Grab a shady hat and follow us into an Old Florida summer, full of the simple, nostalgic pleasures that attracted us all here in the first place. Robin Draper, whose “Authentic Florida” blog has garnered thousands of followers, leads the way, scouting out natural discoveries, adventures and historic treasures near and far in "Wish You Were Here." I can’t wait to try some of them myself, from a scallop hunt in the Panhandle to a weekend at a little Gulf-front motel right here at home; and when I need a break from all the activity, I plan to curl up in a beach chair with a classic Florida read. To decide what books to put in my beach bag, I called on some of my favorite Florida writers. Here are their enthusiastic suggestions.
I’ve seen an iconic photograph of the legendary Totch Brown, complete with an alligator slung over his shoulders, but I didn’t know he had written an autobiography: Totch, A Life in the Everglades (1993). Randy Wayne White, whose best-selling “Doc Ford” thrillers are set on Sanibel Island, says it’s one of his all-time favorites, by an author with “the truest of true Florida voices”—a “decorated veteran of WWII, a crabber, commercial fisherman, song writer and a pot-hauling smuggler who went to federal penitentiary rather than testify against his neighbors.”
John Jakes loves the classic Condominium (1977) by John D. MacDonald. “Supposedly [Sarasota novelist] Mackinlay Kantor challenged MacDonald at the Liar's [the Liar’s Club, a long-running gathering of local authors] to write something that would be bigger and more successful than John D.’s crime fiction,” says Jakes. The book, about a hurricane hitting a Florida town that feels like Sarasota, “holds up splendidly today,” says Jakes. “Its theme remains relevant: relentless overbuilding while the tourist bureaus yammer for more visitors! more visitors! Come back, John D.—we need you.”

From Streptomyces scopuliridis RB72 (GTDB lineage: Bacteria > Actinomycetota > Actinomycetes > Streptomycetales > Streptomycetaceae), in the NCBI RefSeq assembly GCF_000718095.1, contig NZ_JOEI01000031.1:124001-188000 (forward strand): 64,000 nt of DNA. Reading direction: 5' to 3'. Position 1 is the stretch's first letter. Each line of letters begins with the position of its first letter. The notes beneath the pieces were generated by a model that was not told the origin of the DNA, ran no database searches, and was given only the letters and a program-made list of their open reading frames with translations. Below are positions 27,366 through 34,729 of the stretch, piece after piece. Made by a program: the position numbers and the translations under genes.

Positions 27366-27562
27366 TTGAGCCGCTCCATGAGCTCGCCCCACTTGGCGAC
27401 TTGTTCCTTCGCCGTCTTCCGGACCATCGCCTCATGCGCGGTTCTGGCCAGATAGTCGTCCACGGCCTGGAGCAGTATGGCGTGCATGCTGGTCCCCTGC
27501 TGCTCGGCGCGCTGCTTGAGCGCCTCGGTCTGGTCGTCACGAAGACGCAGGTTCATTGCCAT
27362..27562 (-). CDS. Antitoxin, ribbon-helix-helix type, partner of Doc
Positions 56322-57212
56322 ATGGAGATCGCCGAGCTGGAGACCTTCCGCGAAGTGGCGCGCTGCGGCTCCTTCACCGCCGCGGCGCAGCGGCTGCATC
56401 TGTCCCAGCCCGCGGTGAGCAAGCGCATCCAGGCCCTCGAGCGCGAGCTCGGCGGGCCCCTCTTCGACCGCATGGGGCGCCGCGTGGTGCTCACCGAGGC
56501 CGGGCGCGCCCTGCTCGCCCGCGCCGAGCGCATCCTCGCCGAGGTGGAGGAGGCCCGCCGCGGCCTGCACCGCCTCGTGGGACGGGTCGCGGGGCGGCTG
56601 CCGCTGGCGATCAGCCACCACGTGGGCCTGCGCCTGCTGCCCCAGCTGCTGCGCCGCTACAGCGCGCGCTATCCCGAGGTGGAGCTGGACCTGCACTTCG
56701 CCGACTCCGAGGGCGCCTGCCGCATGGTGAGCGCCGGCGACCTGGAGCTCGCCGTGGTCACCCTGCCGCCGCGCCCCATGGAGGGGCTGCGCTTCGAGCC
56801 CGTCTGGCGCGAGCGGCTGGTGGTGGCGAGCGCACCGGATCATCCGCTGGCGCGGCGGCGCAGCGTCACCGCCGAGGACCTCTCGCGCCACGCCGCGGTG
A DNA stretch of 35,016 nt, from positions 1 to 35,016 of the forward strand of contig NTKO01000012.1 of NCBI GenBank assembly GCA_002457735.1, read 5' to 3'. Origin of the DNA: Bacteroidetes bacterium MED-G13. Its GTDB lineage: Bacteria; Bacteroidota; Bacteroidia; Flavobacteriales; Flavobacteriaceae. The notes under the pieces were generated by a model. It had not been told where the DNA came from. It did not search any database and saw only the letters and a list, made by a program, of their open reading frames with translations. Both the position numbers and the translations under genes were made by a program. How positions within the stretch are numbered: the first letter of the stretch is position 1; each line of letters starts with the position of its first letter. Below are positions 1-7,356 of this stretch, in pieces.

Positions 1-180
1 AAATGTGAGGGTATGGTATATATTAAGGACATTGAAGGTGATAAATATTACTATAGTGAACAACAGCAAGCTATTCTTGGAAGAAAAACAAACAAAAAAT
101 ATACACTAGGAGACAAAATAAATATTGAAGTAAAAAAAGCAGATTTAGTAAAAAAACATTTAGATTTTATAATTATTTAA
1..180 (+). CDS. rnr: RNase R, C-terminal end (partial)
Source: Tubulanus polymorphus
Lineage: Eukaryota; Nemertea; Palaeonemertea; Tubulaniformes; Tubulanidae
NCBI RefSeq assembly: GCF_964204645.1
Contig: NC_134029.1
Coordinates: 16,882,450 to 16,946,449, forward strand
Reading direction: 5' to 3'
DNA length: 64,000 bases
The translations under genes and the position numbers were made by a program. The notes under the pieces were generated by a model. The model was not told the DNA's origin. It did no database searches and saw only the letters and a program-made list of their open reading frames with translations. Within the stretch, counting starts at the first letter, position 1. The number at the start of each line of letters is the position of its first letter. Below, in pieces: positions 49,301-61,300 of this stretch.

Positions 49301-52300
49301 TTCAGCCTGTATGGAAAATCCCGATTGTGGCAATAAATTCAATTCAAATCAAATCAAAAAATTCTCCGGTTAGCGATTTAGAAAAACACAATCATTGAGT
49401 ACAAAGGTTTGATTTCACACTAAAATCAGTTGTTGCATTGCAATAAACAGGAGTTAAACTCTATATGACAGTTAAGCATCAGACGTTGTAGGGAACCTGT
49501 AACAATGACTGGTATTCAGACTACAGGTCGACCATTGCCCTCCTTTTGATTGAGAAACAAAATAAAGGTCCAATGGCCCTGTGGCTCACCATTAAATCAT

Craig Pittman, the award-winning Tampa Bay Times environmental writer, chose a book about another “horrific” Florida hurricane—Their Eyes Were Watching God, by Zora Neale Hurston (1937). I love how Craig described getting lost in the novel, that blissful state every book lover will recognize. “I read this book while sitting in an auto repair shop waiting for the mechanic to get around to fixing my brakes. Hours went by and I didn't notice, because I was so wrapped up in the story,” he says. “Recently my son read it for his 10th-grade English class, and named it his favorite required-reading book of the year, which gives me hope for the future.”
I’ve been teased for reading the same book over and over again, so I was happy to hear that Tim Dorsey, author of the hilarious Florida crime series featuring serial killer Serge A. Storms, does the same thing—at least when it comes to Ninety-two in the Shade (1973) by Thomas McGuane. “I've probably read it four times. At first I loved it because it's a great story about fishing in Key West,” Dorsey says. “But it's also all about inventive language and inspired writing. You can practically read it like a book of poetry—just grab it off the shelf and go to a random page for a few paragraphs of appreciation.”
Randy Noles, who heads the division of our company that publishes Winter Park and Orlando Life magazines, also happens to be a great writer. His Fiddlers’ Curse, a history of the song Orange Blossom Special, was adapted into a documentary film that aired on PBS and the Ovation network. Not surprisingly, he chose Palmetto Country (1942), which grew out of the WPA’s work on folklore and oral history. “Stetson Kennedy traveled the back roads and byways of the state, hauling a bulky tape recorder and capturing anecdotes, tall tales and work songs from a cross-section of colorful characters,” Randy explained. “This book captures raw, real, rural Florida as it was before strip malls and suburbs.”
This article appears in the July 2014 issue of Sarasota Magazine. Like what you read? Click here to subscribe. >>